Shock! Why Murdoch may be more right than wrong about Google

Want to know something ironic?

I wrote a story earlier this week about Rupert Murdoch. At the time of writing, I thought that he was pretty much wrong. But based on what happened when that story went viral, I think he may have a point.

It was hard (if you’re a media-watching nerd like me) to miss the fact that Murdoch had given a good interview to Sky News. They certainly promoted it hard enough before airing it.

Despite the fact that Sky News part of the News Corp family, political editor David Speers gave him a testing interview.

And where it got interesting was when it came onto the Google parasite/ aggregator debate…

Speers: “You’ve been particularly critical of what you call the ‘content kleptomaniacs and ‘the plagiarists’. Are you particularly talking about Google here?”

Murdoch: “The people who just simply pick up everything and run with it, steal our stories, just take them without payment. There’s Google, there’s Microsoft, there’s ask.com, there’s a whole lot of people.”

Speers: “Their argument is that they’re directing traffic your way, that when somebody goes to Google and searches a topic and gets a link to a news website that’s somebody who would not otherwise go to your website.”

Murdoch: “That’s right.”

Speers: ‘So isn’t it a two-way street? Aren’t they helping you?”

Murdoch: “What’s the point of having somebody come occasionally who likes a headline they see in Google? Sure we go out and say ‘hey we’ve got so many millions of visitors’ . But the fact is there’s not enough advertising in the world to go around to make all of the websites profitable. We’d rather have fewer people coming to our website but paying.”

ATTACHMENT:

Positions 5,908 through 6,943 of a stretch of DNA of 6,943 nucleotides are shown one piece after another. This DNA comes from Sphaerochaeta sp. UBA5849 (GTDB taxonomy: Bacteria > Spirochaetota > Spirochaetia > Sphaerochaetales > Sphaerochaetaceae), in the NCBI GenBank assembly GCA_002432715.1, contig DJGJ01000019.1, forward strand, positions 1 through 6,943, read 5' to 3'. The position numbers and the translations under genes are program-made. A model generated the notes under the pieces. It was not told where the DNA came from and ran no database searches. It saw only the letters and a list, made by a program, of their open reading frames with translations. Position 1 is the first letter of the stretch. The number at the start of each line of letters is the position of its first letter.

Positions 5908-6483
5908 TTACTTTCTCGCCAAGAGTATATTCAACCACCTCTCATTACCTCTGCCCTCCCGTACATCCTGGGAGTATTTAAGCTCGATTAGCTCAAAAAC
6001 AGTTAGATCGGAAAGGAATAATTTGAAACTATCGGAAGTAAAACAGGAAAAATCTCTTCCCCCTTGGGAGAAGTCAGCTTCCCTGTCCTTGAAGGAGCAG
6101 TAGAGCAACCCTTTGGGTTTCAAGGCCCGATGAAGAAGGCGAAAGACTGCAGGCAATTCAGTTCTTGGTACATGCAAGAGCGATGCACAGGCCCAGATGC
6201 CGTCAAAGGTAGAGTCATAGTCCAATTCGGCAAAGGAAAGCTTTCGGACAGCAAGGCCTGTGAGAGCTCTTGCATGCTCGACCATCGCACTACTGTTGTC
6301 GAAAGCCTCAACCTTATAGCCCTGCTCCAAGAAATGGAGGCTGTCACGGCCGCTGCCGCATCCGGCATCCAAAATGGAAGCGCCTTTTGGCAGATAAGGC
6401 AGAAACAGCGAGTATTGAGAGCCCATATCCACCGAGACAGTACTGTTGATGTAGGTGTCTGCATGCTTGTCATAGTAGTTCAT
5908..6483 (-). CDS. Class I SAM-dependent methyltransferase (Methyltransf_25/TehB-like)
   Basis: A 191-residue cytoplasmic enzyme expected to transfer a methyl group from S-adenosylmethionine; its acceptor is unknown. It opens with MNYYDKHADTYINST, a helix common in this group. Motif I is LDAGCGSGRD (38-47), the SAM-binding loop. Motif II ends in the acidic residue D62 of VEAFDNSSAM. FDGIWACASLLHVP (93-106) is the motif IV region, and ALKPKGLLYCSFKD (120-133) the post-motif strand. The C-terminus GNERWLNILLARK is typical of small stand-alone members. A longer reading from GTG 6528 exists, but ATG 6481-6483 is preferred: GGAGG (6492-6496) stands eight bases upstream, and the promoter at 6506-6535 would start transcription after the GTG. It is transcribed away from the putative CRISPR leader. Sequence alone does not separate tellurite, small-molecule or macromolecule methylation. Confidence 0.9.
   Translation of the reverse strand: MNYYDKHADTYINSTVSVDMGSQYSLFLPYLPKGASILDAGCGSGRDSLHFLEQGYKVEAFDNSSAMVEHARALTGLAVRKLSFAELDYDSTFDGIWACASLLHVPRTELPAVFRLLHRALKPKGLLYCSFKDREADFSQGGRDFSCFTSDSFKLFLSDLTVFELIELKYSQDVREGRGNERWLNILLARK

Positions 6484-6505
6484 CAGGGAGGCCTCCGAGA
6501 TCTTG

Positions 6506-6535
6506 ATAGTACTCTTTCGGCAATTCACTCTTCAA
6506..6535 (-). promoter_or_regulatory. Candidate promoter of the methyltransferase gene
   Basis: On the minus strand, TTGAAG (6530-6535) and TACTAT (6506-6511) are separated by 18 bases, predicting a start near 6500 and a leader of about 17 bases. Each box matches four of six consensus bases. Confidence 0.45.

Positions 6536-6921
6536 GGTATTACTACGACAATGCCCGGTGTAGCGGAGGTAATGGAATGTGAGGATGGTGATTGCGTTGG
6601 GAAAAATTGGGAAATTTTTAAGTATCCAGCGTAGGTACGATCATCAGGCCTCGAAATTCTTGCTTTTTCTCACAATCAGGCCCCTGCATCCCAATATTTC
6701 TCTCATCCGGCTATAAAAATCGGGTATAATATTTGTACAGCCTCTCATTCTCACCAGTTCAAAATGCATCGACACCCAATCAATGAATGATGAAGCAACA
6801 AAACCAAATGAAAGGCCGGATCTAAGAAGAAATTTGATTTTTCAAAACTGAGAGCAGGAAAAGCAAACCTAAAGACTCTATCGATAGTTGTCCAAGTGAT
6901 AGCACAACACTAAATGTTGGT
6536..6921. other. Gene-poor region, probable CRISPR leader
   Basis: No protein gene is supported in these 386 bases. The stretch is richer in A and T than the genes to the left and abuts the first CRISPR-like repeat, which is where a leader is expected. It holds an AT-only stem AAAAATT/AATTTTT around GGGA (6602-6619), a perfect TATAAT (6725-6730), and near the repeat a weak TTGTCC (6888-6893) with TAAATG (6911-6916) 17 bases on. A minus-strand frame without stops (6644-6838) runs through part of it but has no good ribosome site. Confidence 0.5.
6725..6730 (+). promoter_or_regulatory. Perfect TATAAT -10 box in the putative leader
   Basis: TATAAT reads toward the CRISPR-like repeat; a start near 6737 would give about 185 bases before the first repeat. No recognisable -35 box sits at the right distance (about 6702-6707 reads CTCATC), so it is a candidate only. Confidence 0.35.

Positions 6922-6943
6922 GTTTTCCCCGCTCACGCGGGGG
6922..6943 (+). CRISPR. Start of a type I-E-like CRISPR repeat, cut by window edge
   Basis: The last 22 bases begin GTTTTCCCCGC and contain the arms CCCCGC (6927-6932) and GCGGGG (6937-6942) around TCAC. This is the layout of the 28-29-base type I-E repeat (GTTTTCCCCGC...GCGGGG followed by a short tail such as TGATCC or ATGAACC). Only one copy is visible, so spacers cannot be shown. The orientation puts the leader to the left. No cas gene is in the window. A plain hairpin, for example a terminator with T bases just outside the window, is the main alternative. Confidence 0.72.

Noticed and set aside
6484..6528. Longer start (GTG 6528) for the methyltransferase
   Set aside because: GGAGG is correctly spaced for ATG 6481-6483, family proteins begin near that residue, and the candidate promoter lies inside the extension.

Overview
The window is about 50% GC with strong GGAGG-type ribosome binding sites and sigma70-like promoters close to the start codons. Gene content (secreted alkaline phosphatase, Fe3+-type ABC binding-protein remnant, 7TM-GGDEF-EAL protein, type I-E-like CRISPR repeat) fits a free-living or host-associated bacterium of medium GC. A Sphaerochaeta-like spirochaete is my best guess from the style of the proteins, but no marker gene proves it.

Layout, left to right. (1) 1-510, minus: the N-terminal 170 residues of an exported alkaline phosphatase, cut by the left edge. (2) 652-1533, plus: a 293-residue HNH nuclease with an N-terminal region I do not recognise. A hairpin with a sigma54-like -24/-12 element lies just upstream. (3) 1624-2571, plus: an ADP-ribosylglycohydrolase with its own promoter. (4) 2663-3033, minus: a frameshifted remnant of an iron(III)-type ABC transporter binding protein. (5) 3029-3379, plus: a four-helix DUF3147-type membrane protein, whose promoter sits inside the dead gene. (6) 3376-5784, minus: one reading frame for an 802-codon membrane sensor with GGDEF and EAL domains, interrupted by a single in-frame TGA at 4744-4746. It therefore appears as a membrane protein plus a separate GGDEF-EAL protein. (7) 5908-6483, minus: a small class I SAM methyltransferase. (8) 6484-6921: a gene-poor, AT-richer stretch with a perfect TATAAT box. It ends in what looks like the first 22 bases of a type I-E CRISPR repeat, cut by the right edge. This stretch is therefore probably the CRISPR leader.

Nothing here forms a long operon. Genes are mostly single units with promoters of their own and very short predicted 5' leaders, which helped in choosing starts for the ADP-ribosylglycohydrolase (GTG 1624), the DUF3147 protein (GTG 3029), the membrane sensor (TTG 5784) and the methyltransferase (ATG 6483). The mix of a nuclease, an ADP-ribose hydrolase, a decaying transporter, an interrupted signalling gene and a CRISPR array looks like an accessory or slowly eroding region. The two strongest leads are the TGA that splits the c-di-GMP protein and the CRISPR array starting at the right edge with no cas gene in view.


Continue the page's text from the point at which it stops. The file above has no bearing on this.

Speers: “Isn’t it the job once they hit your website to keep them there? It’s got to be a good enough website for them to come back.”

Murdoch: “If they’re just search people and there are  ten, 20, 50 references on that subject and they look through and see an interesting headline and hit that… when they click it, sure, they get a page of a story that’s in my paper. Who knows who they are or where they are? They don’t suddenly become loyal readers of our content.”

So good, so far. We’ve heard those moans from him before. But many have suggested he’s bluffing – after all – News Corp could always use the robots.txt protocol to tell Google not to index any given page. Up to now, he’s never really answered that point.

This time, he did…

Speers: The other argument from Google is that you could choose not to be on their search engine. You could simply refuse to be on so that when someone does do a search, your websites don’t come up – why haven’t you done that?”

Murdoch: “Well. I think we will. But that’s when we start charging. We do it already with the Wall Street Journal.”

Which seemed to me to be a bit of a bombshell, that hadn’t had the attention it deserved when the interview was broadcast on Saturday.

I wrote about it on Monday, and embedded the interview, which was on the Sky News YouTube channel. (Note the irony, by the way of the fact that I got my content from a NewsCorp-affiliated TV network and then effectively aggregated it with the help of a Google-affialiated file sharing service).